Storing Your Bike – What You Need to Know To Have Your Motorcycle Ready for Winter

It’s damn near that horrible time of year.

Time to work in the shop through the long, cold lonely winter.

For us bikers, the saddest time of the year is when the machines are put to rest for an extended period of time. You just don’t have enough space in your garage to hold the pain of waiting three months to ride again. It happens, and with that in mind, here are some tips for proper motorcycle storage.

Make sure that you’ve found the appropriate space to keep things copasetic for your bike, free from intense humidity or extreme temperatures, and most of all, the place should be safe, and not so far from home.

Another great enemy of bikes is direct sunlight; try to keep it away from the sun, since sunlight can fade paint and weaken plastic parts. If your storage space has windows, cover them with opaque material to minimize these effects. In some instances, you might consider taking your bike to a self storage facility, these places are usually very safe, and will keep your motorcycle free from rust, corrosion and fading.

If you search well, such facilities can offer great pricing and discounts, and in some cases, total insurance coverage.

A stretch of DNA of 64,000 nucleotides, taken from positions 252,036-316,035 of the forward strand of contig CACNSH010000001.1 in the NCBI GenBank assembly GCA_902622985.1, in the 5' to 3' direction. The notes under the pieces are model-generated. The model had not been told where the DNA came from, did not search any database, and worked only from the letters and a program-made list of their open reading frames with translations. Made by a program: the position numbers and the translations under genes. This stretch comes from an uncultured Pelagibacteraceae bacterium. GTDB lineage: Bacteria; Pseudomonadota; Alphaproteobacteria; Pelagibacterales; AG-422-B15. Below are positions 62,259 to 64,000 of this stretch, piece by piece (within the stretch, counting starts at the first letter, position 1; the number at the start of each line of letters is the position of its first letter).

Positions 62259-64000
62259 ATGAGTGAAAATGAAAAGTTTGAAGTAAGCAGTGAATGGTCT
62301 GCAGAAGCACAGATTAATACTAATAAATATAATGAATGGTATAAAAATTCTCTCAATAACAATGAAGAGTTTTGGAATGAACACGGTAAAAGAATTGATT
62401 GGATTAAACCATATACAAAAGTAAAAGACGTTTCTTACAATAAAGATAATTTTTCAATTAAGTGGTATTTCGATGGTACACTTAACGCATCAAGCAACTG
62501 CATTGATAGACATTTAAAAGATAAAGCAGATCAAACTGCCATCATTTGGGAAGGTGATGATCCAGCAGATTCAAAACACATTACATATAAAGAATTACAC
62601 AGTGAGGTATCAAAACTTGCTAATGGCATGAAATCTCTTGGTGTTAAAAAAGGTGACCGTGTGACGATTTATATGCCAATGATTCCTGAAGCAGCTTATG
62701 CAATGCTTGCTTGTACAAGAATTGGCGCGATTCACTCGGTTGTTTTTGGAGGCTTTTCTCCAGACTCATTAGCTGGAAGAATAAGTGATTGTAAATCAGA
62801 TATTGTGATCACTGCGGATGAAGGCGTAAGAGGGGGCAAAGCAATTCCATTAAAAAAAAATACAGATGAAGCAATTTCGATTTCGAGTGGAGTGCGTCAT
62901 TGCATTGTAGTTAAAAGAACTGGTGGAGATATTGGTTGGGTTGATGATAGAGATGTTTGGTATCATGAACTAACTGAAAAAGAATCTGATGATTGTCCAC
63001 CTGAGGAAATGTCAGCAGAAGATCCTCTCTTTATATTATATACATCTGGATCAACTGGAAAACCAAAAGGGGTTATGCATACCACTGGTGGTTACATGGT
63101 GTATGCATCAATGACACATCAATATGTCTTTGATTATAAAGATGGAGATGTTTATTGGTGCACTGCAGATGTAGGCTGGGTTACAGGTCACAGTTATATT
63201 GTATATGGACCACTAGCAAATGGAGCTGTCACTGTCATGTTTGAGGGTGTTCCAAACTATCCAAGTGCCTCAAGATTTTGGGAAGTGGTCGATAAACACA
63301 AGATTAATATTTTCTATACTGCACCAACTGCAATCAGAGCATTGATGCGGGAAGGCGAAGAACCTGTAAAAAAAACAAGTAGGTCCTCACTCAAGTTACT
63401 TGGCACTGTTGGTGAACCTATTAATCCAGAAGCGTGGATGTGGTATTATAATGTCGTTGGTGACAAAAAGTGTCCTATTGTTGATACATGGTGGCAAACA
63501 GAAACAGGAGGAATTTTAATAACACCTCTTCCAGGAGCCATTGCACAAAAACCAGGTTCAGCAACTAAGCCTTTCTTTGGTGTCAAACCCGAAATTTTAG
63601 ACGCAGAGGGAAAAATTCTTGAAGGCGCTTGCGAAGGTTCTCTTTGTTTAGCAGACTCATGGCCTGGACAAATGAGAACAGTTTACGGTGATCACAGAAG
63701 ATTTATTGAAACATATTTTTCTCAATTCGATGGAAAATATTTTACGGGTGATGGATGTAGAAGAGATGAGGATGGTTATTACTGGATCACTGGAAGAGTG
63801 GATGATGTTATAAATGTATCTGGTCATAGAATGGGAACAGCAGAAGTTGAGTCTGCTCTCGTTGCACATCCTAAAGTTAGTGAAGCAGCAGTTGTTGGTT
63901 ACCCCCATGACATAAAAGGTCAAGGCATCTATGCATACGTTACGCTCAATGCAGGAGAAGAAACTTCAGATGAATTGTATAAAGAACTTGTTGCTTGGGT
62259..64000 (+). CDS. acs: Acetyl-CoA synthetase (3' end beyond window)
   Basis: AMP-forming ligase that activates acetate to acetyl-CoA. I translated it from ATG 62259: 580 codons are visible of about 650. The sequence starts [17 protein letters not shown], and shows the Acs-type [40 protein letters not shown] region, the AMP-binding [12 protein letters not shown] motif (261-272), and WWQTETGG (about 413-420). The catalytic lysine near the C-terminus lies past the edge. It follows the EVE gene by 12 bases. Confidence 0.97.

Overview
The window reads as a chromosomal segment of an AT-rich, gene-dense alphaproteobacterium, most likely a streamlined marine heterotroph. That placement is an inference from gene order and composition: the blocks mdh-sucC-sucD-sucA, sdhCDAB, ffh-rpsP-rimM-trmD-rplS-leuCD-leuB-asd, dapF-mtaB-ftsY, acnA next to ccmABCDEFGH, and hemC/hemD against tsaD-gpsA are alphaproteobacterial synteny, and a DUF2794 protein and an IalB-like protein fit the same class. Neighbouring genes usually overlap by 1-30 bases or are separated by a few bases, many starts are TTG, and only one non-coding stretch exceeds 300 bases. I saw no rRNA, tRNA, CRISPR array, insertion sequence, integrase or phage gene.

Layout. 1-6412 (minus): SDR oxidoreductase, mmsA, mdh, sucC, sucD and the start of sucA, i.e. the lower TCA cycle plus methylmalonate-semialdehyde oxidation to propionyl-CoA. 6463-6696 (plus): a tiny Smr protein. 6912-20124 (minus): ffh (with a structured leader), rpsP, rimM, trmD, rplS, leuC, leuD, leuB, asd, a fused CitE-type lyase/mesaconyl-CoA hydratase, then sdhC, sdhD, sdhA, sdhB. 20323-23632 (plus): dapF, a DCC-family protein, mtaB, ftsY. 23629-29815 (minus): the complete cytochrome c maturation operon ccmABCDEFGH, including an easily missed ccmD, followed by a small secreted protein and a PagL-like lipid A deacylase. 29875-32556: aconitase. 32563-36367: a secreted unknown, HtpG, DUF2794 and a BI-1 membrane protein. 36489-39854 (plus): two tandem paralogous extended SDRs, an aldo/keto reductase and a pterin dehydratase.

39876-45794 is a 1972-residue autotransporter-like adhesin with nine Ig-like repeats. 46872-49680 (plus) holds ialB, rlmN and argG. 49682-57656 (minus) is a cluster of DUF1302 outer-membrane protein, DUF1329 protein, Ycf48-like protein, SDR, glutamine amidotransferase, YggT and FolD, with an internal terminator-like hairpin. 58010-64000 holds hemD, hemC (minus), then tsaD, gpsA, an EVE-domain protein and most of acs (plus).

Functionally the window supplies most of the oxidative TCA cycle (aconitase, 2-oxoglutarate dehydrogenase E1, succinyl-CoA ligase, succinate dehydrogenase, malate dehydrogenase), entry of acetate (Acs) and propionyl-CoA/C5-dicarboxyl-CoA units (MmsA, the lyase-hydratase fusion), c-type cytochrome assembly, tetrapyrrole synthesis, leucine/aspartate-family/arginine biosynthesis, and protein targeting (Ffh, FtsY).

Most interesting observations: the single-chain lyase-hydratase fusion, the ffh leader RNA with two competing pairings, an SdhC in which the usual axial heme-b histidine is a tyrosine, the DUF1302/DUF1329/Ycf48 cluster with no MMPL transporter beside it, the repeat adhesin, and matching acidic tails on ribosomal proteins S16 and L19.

However, the storage process includes some preventive care for your bike. Many people suggest you do a thorough cleaning of your bike before storing it, like using a chain degreaser to clean and lubricate the chain and cylinders, getting an engine-cleaner for other mechanical areas, changing the oil, and even getting a decent fuel stabilizer. If the bike will be stored for less than 4 months then a good winterizing fuel conditioner or stabilizer will do the work, if not, then you should consider draining the carbs, and refueling your tank with fresh gas. It is also crucial to get a proper bike cover; a regular sheet or tarp can accumulate and retain moisture, and could possibly harm your bike. Any damp fabric can breed mildew. Proper bike covers are made of humidity resistant material, which might include a layer ofporous material to let the fabric breathe.

The battery should be removed from the motorcycle and placed in another physical location, since usually bikes have a tiny electrical drain when the power switch is off, and eventually the battery could sulfate and be useless. If you are really meticulous with your motorcycle care, then you should consider charging the battery every two weeks, and replenishing the cells often with distilled water.

Waxing and cleaning the surface of your bike is important too; wax acts as a protective barrier against rust and corrosion. The exhaust and muffler are usually fast to rust so it is crucial that you lubricate them (WD40 works well). Once you’ve done this, cover the holes and mufflers with a regular shopping bag to prevent rust from accumulating.

Finally, pay your bike a visit once in a while in that icy garage, check tire pressure and turn it on for a few minutes to keep fuel running and in a stable condition.

When the good weather finally comes once again, my friend, you’ll be ready to roll out…


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